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Center for Cancer Research
There are two major ongoing projects. A primary focus of the laboratory is to define the roles of the Wnt and K-ras signaling pathways in the regulation of angiogenesis. The genetic events in colorectal cancer development are well described, and the challenge is to determine the functional consequences of these genetic defects. The Wnt and K-ras pathways are critical regulators of early tumorigenesis, and identifying the relevant biological processes affected by these pathways can provide clues into strategies for preventing or arresting growth at this early pre-malignant stage. Vascular endothelial growth factor (VEGF) is the critical stimulus for tumor angiogenesis, and we have demonstrated the novel upregulation of VEGF by the Wnt pathway. Oncogenic Ras can also up-regulate VEGF, and we have provided insights into the importance of the PI3K effector pathway. Interestingly, K-ras functions synergistically with Wnt signaling to upregulate VEGF, and we have identified the PI3K-dependent inhibition of GSK-ß as an important molecular mechanism for this interaction. Hypoxia is also a critical stimulus for VEGF upregulation, and our studies have defined a unique role for oncogenic Kras signaling in the hypoxic induction of VEGF that does not depend upon the classical hypoxia-inducible factor-1 (HIF-1) pathway. However, in the absence of HIF-1, tumor angiogenesis is preserved. Current studies are aimed at elucidating the compensatory pathways that maintain angiogenesis in the absence of HIF-1. Collectively, these studies highlight the importance of angiogenesis in premalignant as well as malignant disease, and focus attention on potential anti-angiogenic approaches for the prevention of colon cancer.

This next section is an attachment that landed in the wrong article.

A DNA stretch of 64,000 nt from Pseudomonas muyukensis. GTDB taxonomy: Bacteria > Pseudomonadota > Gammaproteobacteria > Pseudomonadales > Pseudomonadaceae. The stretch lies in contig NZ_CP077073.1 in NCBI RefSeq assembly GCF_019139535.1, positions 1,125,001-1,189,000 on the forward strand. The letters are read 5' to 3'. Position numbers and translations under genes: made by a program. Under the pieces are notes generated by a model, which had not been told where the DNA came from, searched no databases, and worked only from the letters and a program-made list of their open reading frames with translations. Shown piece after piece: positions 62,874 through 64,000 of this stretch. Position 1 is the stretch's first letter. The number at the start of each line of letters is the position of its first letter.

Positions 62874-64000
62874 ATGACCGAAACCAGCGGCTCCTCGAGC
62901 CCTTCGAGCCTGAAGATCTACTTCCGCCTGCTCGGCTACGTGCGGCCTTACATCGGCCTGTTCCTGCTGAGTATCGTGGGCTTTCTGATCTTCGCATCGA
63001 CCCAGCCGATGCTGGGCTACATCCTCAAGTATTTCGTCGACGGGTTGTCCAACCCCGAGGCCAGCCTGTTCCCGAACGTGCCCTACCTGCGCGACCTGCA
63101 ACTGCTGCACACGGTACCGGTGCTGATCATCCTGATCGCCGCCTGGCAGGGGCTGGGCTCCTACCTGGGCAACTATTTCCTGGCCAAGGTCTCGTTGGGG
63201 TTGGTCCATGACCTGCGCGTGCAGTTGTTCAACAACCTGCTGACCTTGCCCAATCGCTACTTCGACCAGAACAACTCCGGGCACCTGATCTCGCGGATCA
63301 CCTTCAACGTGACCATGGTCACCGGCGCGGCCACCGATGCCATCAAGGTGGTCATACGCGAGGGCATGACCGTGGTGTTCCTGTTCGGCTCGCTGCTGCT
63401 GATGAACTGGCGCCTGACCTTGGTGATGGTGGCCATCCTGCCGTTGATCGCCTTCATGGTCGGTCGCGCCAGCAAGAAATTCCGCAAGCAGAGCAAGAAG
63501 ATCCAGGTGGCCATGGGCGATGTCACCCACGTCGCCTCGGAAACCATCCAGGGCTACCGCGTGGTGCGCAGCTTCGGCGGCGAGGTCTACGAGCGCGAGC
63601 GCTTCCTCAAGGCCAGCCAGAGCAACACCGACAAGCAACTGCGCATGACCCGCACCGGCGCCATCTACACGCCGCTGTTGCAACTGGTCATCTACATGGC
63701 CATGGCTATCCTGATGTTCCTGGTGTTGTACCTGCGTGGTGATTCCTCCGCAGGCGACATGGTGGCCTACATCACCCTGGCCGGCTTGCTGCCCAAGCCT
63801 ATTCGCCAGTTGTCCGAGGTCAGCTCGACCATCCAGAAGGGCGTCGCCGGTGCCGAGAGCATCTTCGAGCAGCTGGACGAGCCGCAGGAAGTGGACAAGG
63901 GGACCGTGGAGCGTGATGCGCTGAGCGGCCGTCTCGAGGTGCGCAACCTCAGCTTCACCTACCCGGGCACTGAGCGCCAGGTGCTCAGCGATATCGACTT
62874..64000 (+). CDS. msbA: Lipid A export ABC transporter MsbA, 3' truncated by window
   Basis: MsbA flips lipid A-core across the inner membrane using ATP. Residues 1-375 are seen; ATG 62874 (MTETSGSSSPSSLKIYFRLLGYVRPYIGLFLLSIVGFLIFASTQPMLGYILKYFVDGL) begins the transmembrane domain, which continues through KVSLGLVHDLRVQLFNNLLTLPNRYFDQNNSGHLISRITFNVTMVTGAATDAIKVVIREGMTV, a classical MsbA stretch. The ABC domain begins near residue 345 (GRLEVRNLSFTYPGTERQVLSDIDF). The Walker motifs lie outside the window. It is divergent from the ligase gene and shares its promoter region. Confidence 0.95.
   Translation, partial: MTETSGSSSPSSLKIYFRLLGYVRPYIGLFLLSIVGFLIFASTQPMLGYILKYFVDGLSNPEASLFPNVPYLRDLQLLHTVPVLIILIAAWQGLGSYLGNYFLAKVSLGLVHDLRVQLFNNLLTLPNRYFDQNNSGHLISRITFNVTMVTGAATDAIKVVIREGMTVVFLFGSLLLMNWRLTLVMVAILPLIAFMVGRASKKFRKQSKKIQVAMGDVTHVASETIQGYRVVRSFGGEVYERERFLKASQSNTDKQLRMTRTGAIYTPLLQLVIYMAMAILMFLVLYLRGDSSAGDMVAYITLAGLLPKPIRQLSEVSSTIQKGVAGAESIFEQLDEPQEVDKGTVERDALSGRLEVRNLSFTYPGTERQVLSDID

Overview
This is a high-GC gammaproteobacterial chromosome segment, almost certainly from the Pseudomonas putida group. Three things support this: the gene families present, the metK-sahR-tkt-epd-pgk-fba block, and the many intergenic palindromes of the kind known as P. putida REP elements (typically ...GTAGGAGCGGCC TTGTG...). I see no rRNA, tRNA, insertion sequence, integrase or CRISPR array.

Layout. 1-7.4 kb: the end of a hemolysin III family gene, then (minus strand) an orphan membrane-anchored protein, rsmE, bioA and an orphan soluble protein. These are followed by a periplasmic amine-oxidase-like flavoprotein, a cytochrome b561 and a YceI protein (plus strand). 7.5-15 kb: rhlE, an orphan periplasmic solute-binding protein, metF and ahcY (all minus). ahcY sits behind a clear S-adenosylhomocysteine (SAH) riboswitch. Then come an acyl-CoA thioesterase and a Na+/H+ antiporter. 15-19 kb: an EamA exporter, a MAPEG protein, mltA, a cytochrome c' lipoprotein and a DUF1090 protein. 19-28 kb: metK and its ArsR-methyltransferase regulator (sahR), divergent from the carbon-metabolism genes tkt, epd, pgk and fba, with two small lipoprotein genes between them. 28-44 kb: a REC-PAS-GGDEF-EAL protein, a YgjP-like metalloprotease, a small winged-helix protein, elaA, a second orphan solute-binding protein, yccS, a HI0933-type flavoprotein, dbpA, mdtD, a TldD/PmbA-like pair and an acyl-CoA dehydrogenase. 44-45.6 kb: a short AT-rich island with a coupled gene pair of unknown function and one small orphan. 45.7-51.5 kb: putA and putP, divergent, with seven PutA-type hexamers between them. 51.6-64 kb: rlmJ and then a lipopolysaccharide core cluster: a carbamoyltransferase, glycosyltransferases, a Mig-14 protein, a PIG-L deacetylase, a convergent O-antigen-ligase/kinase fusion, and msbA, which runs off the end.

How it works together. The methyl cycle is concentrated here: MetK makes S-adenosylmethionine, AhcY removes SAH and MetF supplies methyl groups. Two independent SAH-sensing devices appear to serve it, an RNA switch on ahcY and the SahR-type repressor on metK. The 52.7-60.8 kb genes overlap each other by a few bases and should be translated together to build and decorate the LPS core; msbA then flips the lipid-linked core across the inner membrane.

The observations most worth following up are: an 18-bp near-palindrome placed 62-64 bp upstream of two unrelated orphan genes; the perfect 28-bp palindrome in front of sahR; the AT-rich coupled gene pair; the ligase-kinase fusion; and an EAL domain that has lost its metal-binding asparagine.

The second focus of the laboratory is to identify the genetic events that underlie the development of gastroenteropancreatic neuroendocrine tumors. Human neuroendocrine tumors exhibit unique biological properties, and defining the molecular genetic alterations that underlie these distinctive features remains an important challenge. In addition to the MEN1 tumor suppressor gene, the cyclin D1 oncogene has demonstrated a role in the pathogenesis of these neuroendocrine tumors. Upregulation of cyclin D1 is observed early in tumor formation, implying a possible role in tumor initiation. Our goal is to take a genome-wide approach to identify additional genetic events that may provide new insights into tumor pathogenesis and ultimately, therapy.
View a list of publications by researchers at the Chung Laboratory
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